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Herbicide resistant weeds in maize in New Zealand : A survey for herbicide resistant weeds in the Bay of Plenty and Waikato

Research on maize weeds in New Zealand is extensive, but few systematic efforts were made to catalogue weed species and determine their prevalence and abundance. Broadleaf weeds were early problems but became manageable when photosystem-II inhibitors and synthetic auxins were introduced in the 1950s. Annual grasses became the next problematic weeds, and newer herbicides were introduced in the 1970s. The first cases of resistance were reported in the 1980s, Chenopodium album L. and Persicaria maculosa Gray both evolved resistance atrazine after several years of selection. Perennial weeds Oxalis latifolia and Calystegia sepium ssp. roseata were identified as problem weeds. More herbicides were introduced. Atrazine-resistant C. album evolved additional resistance to dicamba in the eastern Waikato. The quarantine weed Abutilon theophrasti was unintentionally introduced to multiple maize farms. Most recently, the annual grass Digitaria sanguinalis evolved resistance to nicosulfuron in Bay of Plenty and Waikato maize. The most recent ‘weeds survey’ in maize is two decades old, in twenty Waikato, four Bay of Plenty and six Gisborne maize fields. Above-ground (spring seedlings) and below-ground (soil seedbank) weeds were recorded. Knowledge of current weed distribution and abundance is derived from multiple smaller studies, not a systematic study of maize weeds across a region. Published studies of herbicide resistant weeds across the world are documented on a database. Estimates of weed species relative risks of evolving resistance were done in previous studies using those data. A list comprising thirty-nine common weeds associated with maize was generated from literature. Weeds were ranked for their risk of evolving herbicide resistance with a scoring protocol that accounts for the specific herbicides used in New Zealand maize. Seven weed species were classified as having a high risk of developing herbicide resistance: Echinochloa crus-galli (L.) P.Beauv., Chenopodium album, Eleusine indica (L.) Gaertn., Xanthium strumarium L., Amaranthus powellii S.Watson, Solanum nigrum L. and Digitaria sanguinalis. Seventeen species were classed as moderate risk and 15 were low risk. Herbicide classes associated with more resistant species were classed as high risk, these included acetohydroxy acid synthase (AHAS) inhibitors and photosystem-II inhibitors. Synthetic auxin herbicides had a moderate risk but only two herbicides in this class (dicamba and clopyralid) are registered for maize in New Zealand. All other herbicide mode-of-action groups used in maize were low risk. When accounting for herbicide groups used in maize, E. crus-galli, E. indica, C. album, D. sanguinalis and A. powelli were the five highest risk weeds. Maize growers from two lists (Agribase and FAR) were called in random order for weed sampling. Thirty-six Waikato and sixteen Bay of Plenty maize fields were sampled prior to harvest, in late February-early March 2021. Weeds present were identified, and their percentage cover was estimated in two 133m transects. The first transect was in the ‘headland’, the area close to the field edge, and the second area in the centre of the maize field. Transect starting locations were randomized to minimize bias. Within each transect, six soil samples were taken at 33m intervals. Seeds were collected from individual plants throughout the field. As soon as possible, soil samples were taken back to the Ruakura glasshouse facility and germinated in trays. Seedlings were identified and enumerated, then soil was mixed; trays were assessed three times each. One-hundred and thirty-four plant species were observed in the fifty-two sampled sites in the field assessments and soil seedbanks. Digitaria sanguinalis (98%), Chenopodium album (85%) and Persicaria spp. (71%) were the most widespread weeds, with Setaria pumila, Sonchus oleraceus, Solanum nigrum, Erigeron spp. and Rumex obtusifolius seen in more than half of the farms. Digitaria sanguinalis, C. album, Persicaria spp., Cyperus rotundus, Echinochloa crus-galli had the highest percentage cover estimates, also common were Cynodon dactylon, Elytrigia repens, Paspalum distichum and Solanum nigrum. Winter and spring weeds Juncus bufonius, Poa annua and Stellaria media occurred frequently in soil seedbanks. A principal component analysis was done for weed percentage cover and weed seedbank densities for the fifty-two farms. For the percentage cover PCA C. album, C. rotundus, D. sanguinalis and Persicaria spp. were important taxa, and for the seedbank density PCA P. annua, J. bufonius, D. sanguinalis and S. media were important drivers of farm-farm compositional differences. Perennial weeds are a major problem in the eastern Bay of Plenty. Weeds with a history of evolved resistance C. album, P. maculosa and D. sanguinalis are common in both regions. Earlier studies showed that Chenopodium album L. evolved atrazine and dicamba resistance in Waikato farms, Persicaria maculosa L. in Waikato and Digitaria sanguinalis (L.) Scop. in the Bay of Plenty and Waikato farms. Apart from atrazine resistant C. album - presumed omnipresent in New Zealand maize - the prevalence of resistant weeds was unknown in maize. This study was the first systematic survey to estimate the prevalence of herbicide resistant weeds in Bay of Plenty and Waikato maize. Of the fifty-two farms visited, thirty-two, thirty-one and twenty-nine had C. album, D. sanguinalis and Persicaria spp. (P. lapathifolia, P. maculosa) seed collected and tested for herbicide resistance, respectively. Persicaria spp. seedlings did not survive any herbicide treatments, of atrazine (1500 g.ai.ha-1), dicamba (600 g.ai.ha-1), nicosulfuron (60 g.ai.ha-1) and mesotrione (96 g.ai.ha-1). Chenopodium album seedlings were treated with the same rates of the same herbicides as Persicaria spp., and no C. album samples survived dicamba, nicosulfuron or mesotrione, but samples from twenty-two farms survived atrazine with no visible damage. Farms with atrazine-resistant C. album populations had C. album higher seedbank densities than farms with susceptible populations. Digitaria sanguinalis seedlings were treated with nicosulfuron (60 g.ai.ha-1). Ten farms had D. sanguinalis samples that survived, but three of those had low rates of survival. Even nicosulfuron resistant D. sanguinalis were stunted by the herbicide. A dose-response experiment to confirm and determine the level of resistance was set up, where plants from twelve farms were treated with 0, 15, 30, 60, 120, 240 g.ai.ha-1 nicosulfuron. Most resistant samples survived 60 g.ai.ha-1, but two survived up to 240 g.ai.ha-1. None of the six farms near the the first nicosulfuron resistant D. sanguinalis case had resistance, except for sites managed by the same contractor as the original site. Farms with nicosulfuron-resistant D. sanguinalis populations had significantly higher seedbank densities and percentage cover for D. sanguinalis compared to farms with susceptible populations. A total of twenty-four farms (46%) had a resistant weed, five of those had both nicosulfuron resistant D. sanguinalis and atrazine resistant C. album. Resistant C. album was detected across both regions, but was only in one eastern Bay of Plenty farm; resistant D. sanguinalis was sporadically distributed, but only detected in Waikato randomly sampled farms. Results from the weed risk assessment show that more than half of species are at moderate-high risk of evolving herbicide resistance, but perennial weeds are less likely to evolve resistance. Commonly used photosystem-II inhibitors and AHAS inhibitors are high risk. The risk assessment may help maize growers avoid selecting for herbicide resistant weeds. The most observed weeds have either already evolved herbicide resistance (D. sanguinalis, C. album, P. maculosa) or were at high-risk of doing so (E. crus-galli). Perennial weeds are common in the eastern Bay of Plenty, especially C. rotundus. These weeds, and C. dactylon, E. crus-galli, E. repens, P. distichum and S. nigrum are abundant in fields. The most common weeds were tested for herbicide resistance, but only atrazine resistant C. album and nicosulfuron resistant D. sanguinalis were observed. Atrazine resistant C. album was common, in twenty-two farms (69% of tested farms, 42% of visited farms). No multiple-resistant C. album were detected. Nicosulfuron resistant D. sanguinalis was less common, in seven farms (23% of tested farms, 13% of visited farms). A similar proportion of resistant farms in Bay of Plenty-Waikato maize (46%) to Canterbury cereals (48%) was observed. Arable cropping is a repetitive environment that is highly selective for herbicide resistant, and tolerant, weeds. To prevent weeds from evolving herbicide resistance, integrated weed management practices are need. Chemical and non-chemical weed control strategies can reduce weed pressure and mitigate resistance evolution.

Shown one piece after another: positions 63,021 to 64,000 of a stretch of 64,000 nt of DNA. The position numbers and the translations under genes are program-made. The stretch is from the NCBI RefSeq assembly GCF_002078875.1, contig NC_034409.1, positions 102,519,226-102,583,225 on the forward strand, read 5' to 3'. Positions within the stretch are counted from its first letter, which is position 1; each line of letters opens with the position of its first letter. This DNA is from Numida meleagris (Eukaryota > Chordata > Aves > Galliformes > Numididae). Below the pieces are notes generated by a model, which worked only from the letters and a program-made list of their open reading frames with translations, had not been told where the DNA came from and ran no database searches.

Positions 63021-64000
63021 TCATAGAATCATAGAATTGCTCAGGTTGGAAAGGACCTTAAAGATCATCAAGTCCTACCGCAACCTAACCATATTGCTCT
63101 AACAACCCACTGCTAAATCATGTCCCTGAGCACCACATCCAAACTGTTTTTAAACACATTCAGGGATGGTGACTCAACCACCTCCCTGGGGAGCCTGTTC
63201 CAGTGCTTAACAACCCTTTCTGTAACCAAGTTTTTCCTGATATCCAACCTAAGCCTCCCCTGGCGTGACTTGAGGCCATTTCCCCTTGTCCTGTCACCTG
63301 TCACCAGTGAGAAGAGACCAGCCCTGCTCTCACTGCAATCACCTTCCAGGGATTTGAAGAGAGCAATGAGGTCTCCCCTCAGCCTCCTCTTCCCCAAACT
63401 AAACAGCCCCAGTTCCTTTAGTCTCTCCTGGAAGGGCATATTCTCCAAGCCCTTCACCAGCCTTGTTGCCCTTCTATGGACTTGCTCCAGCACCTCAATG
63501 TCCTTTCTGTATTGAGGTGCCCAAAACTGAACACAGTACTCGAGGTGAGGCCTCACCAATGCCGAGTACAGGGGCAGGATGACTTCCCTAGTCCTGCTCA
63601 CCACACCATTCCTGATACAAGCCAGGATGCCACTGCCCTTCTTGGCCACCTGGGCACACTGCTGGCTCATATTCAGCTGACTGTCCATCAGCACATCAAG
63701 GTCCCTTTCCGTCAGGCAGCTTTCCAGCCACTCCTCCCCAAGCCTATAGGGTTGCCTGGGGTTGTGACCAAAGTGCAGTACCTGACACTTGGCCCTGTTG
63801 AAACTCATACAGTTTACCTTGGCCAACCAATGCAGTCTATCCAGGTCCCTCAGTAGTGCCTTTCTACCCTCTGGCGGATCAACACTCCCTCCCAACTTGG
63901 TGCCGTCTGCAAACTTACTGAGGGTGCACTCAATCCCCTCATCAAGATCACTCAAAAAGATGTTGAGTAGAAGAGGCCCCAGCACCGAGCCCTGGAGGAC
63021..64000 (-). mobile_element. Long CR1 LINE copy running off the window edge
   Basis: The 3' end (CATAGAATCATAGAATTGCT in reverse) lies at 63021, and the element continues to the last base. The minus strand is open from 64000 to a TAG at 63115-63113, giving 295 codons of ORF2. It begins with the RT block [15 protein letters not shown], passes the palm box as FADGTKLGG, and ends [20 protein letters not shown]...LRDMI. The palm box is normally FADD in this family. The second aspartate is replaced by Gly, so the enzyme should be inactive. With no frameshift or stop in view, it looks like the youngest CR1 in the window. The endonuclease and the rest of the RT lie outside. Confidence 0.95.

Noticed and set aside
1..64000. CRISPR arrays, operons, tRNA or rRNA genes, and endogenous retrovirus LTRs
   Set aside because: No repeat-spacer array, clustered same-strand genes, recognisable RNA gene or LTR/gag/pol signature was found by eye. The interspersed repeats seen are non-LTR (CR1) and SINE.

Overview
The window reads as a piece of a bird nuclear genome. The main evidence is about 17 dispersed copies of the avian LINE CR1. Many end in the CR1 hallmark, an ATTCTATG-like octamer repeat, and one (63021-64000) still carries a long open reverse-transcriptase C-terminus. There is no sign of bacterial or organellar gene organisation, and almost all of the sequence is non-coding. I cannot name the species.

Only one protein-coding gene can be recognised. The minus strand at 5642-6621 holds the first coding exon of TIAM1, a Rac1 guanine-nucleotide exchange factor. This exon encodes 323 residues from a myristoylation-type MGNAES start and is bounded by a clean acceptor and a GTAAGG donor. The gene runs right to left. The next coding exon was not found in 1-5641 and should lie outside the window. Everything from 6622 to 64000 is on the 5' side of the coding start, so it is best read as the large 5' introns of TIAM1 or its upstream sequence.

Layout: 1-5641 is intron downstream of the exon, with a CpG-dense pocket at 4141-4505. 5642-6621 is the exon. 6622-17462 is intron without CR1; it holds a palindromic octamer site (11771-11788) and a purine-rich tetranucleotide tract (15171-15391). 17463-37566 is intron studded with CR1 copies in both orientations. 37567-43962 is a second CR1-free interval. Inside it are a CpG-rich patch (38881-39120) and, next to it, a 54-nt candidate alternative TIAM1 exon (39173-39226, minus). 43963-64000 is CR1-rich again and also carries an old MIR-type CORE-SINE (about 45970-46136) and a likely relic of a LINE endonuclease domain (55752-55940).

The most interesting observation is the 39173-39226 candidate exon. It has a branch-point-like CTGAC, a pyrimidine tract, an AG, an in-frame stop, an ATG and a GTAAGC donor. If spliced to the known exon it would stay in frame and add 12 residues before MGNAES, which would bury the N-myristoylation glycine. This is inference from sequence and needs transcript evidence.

Type of thesis
The University of Waikato